Just an engineering degree is not enough to guarantee employment
A 2019 NASSCOM survey revealed that only 2.5Lac out of the 15Lac engineering graduates India makes yearly are successful in getting employment in the core engineering industry. The survey by Aspiring Minds in 2019 showed that almost 80% of Indian engineers remain unemployed. This can be owed to the fact that a lot of graduates do not have the required skill set, practical knowledge, and industry exposure to be working in the industry after graduation. Policymakers and educationists need to employ innovative methods into the teaching of the course which will allow students to improve their technical skill and competence, like increasing opportunities for industry exposure and participation in live projects. With an industry-oriented approach, practical learning can further help equip an aspiring engineer with the relevant skills through industrial visits, projects, internship programmes, etc. Read more.
National one-day webinar by NIRDPR to improve education, skill development and employment for youth
A one-day national webinar was organised by the National Institute of Rural Development and Panchayati Raj or the NIRDPR from the North-Eastern Regional Centre, Guwahati. The topic of this webinar was education, skill development and employment of youth and it was conducted to commemorate the Azadi Ka Amrut Mahotsav celebration with the aim to appraise education, employment, and skill development for today’s Indian youth, discuss challenges about training and job opportunities, and put forth suggestions for transitioning into the world of work. Inaugurated by the Chairman of the National Council for Vocational Education and Training, Dr Nirmaljeet Singh Kalsi, this webinar emphasized on the importance of recognizing ways to create employment and sustainable livelihood. Read more.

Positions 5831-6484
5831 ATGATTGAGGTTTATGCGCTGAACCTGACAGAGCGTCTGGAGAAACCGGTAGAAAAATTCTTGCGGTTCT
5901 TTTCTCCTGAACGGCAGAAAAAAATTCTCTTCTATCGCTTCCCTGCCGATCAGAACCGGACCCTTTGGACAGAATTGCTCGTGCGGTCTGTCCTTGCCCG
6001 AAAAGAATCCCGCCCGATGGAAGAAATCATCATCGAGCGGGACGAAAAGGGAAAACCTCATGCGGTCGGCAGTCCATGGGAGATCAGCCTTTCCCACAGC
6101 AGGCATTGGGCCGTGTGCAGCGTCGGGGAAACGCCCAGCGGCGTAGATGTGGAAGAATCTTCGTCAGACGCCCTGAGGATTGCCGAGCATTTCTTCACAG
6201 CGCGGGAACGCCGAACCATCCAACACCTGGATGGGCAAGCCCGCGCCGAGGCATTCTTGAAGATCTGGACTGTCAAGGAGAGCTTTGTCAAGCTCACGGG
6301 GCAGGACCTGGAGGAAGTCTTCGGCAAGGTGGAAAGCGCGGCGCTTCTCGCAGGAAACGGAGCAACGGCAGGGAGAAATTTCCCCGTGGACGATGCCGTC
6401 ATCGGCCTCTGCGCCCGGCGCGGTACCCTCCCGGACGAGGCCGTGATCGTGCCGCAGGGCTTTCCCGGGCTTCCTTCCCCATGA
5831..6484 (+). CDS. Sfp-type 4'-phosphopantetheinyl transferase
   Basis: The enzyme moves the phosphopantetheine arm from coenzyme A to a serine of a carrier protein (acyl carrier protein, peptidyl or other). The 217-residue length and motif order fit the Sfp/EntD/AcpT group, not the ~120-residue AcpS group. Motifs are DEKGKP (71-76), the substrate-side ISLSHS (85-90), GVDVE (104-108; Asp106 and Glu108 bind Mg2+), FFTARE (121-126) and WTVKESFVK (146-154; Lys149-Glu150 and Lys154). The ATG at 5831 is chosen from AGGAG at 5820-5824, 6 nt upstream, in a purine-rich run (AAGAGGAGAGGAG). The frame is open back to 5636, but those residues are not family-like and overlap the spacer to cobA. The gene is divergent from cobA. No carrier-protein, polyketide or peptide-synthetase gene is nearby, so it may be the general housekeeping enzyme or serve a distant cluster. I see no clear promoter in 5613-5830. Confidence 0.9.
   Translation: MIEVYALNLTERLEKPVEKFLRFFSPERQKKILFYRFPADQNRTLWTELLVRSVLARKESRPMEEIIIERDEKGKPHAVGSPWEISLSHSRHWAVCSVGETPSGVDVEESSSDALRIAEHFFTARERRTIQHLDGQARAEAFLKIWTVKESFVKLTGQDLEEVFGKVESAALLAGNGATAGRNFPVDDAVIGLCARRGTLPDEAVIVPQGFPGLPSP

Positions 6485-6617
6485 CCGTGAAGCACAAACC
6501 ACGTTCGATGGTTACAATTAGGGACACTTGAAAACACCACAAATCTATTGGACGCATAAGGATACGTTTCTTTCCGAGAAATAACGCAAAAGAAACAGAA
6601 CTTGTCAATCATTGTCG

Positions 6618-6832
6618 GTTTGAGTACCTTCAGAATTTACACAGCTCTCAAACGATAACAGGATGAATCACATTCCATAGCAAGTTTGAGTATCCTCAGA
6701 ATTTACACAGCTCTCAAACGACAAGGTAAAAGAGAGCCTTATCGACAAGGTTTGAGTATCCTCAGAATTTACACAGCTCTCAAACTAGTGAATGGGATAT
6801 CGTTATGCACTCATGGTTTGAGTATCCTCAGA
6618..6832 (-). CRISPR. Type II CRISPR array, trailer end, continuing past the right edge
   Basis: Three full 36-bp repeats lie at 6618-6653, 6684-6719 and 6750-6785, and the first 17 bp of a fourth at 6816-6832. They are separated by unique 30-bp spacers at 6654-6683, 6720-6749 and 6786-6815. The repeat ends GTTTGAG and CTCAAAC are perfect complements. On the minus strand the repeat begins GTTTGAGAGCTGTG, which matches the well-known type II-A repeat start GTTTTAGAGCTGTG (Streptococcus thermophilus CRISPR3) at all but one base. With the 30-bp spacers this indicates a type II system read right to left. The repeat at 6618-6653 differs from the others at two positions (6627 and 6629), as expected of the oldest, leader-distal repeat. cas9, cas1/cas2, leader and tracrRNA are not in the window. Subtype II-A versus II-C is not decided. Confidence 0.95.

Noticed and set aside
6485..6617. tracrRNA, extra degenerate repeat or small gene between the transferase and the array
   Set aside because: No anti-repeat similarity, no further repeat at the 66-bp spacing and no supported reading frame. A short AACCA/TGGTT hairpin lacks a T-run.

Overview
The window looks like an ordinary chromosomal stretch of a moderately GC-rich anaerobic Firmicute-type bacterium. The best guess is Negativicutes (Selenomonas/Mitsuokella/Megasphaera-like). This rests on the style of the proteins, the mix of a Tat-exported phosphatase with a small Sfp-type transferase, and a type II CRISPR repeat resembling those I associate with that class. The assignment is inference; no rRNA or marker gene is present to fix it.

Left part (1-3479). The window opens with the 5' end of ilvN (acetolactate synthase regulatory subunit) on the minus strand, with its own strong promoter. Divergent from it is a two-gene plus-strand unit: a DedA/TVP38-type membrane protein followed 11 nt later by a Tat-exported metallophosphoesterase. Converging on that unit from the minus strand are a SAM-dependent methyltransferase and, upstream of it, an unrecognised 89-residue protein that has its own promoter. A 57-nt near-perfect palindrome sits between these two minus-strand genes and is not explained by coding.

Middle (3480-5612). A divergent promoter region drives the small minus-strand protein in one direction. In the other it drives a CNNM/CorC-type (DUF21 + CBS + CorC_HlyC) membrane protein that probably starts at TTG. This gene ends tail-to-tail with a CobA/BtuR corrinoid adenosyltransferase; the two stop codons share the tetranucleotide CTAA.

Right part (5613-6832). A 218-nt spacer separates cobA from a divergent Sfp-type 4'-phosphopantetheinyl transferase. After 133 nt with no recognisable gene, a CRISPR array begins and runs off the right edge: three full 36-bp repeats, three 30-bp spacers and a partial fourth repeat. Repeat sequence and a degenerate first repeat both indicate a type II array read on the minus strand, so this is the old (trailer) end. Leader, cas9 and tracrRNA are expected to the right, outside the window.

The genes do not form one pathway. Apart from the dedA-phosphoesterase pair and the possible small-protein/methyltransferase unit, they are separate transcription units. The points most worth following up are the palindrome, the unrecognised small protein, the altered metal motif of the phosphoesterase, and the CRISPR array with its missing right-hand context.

A different approach to skilling for a changing technological workplace
Traditional systems of employment are redundant now due how technology has drastically changed the way people live, work, and communicate, which makes it necessary for people to be constantly skilled and re-skilled on a global level. The mismatch between the demand and supply for the skills needed by employers and those obtained by students is the main reason for the current state of employment in India. But with the rapid changes in workplace trends due to changing technology and digitisation, policymakers are concerned about candidates’ market relevance despite constant reskilling. The National Education Policy (NEP) of 2020 can potentially mend the education sector, but there needs to be careful implementation of the promotion of high production cycle, increased income, more job opportunities, and overall development. Read more.
How India can prepare itself to become a $313 billion Education & Skills Market by 2030
An Aspire Circle report, Investing for Impact: Education, Skills &EdTech, revealed that the online education sector in India is soon going to become a $313B market. This will require about 18 million Indians to change occupations by the year 2030 with even further upskilling and reskilling, stated another report published in February 2021. As a way forward to develop and build the human capital according to the needs of the 21st Century job market and education, the Aspire Circle report has set out 10 investment ideas that are disruptive in the way that they can transform how Indians receive education and post-education training and skilling. These 10 ideas include: technology-enabled K-12 education; online test preparation platforms-led inclusion and affordability; supplemental & extra-curricular education; teacher training and development; affordable education loan platforms; gig economy and unbundled micro-tasking; affordable student housing; innovative finance in education & skilling; micro and alternative credentials for employability skills and social and emotional learning. Read more.